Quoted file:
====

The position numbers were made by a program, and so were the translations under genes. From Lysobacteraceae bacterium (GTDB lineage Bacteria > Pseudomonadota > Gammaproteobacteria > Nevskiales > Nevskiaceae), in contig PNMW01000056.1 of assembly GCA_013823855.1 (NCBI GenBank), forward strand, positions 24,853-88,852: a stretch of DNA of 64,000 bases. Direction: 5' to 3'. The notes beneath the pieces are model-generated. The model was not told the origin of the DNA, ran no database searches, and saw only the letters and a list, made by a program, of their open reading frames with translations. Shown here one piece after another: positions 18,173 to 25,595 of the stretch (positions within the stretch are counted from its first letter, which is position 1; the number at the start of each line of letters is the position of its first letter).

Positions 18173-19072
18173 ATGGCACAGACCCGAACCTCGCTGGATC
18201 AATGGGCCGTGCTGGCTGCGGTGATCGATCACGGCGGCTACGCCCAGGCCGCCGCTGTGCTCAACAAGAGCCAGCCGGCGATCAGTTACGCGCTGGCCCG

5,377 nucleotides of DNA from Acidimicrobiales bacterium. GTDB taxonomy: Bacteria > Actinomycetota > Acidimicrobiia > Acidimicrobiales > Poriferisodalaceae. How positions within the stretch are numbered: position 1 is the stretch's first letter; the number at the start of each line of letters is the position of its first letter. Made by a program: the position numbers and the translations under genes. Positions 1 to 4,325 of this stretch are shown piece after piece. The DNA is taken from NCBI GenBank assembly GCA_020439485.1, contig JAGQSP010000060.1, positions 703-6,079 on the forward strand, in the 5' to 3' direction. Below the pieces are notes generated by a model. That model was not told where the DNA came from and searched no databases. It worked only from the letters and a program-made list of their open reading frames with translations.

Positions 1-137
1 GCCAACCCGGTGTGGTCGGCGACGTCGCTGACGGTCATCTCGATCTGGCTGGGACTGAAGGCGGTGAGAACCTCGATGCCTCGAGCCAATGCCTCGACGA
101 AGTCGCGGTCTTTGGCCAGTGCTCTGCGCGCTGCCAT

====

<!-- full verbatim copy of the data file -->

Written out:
The position numbers were made by a program, and so were the translations under genes. From Lysobacteraceae bacterium (GTDB lineage Bacteria > Pseudomonadota > Gammaproteobacteria > Nevskiales > Nevskiaceae), in contig PNMW01000056.1 of assembly GCA_013823855.1 (NCBI GenBank), forward strand, positions 24,853-88,852: a stretch of DNA of 64,000 bases. Direction: 5' to 3'. The notes beneath the pieces are model-generated. The model was not told the origin of the DNA, ran no database searches, and saw only the letters and a list, made by a program, of their open reading frames with translations. Shown here one piece after another: positions 18,173 to 25,595 of the stretch (positions within the stretch are counted from its first letter, which is position 1; the number at the start of each line of letters is the position of its first letter).

Positions 18173-19072
18173 ATGGCACAGACCCGAACCTCGCTGGATC
18201 AATGGGCCGTGCTGGCTGCGGTGATCGATCACGGCGGCTACGCCCAGGCCGCCGCTGTGCTCAACAAGAGCCAGCCGGCGATCAGTTACGCGCTGGCCCG

5,377 nucleotides of DNA from Acidimicrobiales bacterium. GTDB taxonomy: Bacteria > Actinomycetota > Acidimicrobiia > Acidimicrobiales > Poriferisodalaceae. How positions within the stretch are numbered: position 1 is the stretch's first letter; the number at the start of each line of letters is the position of its first letter. Made by a program: the position numbers and the translations under genes. Positions 1 to 4,325 of this stretch are shown piece after piece. The DNA is taken from NCBI GenBank assembly GCA_020439485.1, contig JAGQSP010000060.1, positions 703-6,079 on the forward strand, in the 5' to 3' direction. Below the pieces are notes generated by a model. That model was not told where the DNA came from and searched no databases. It worked only from the letters and a program-made list of their open reading frames with translations.

Positions 1-137
1 GCCAACCCGGTGTGGTCGGCGACGTCGCTGACGGTCATCTCGATCTGGCTGGGACTGAAGGCGGTGAGAACCTCGATGCCTCGAGCCAATGCCTCGACGA
101 AGTCGCGGTCTTTGGCCAGTGCTCTGCGCGCTGCCAT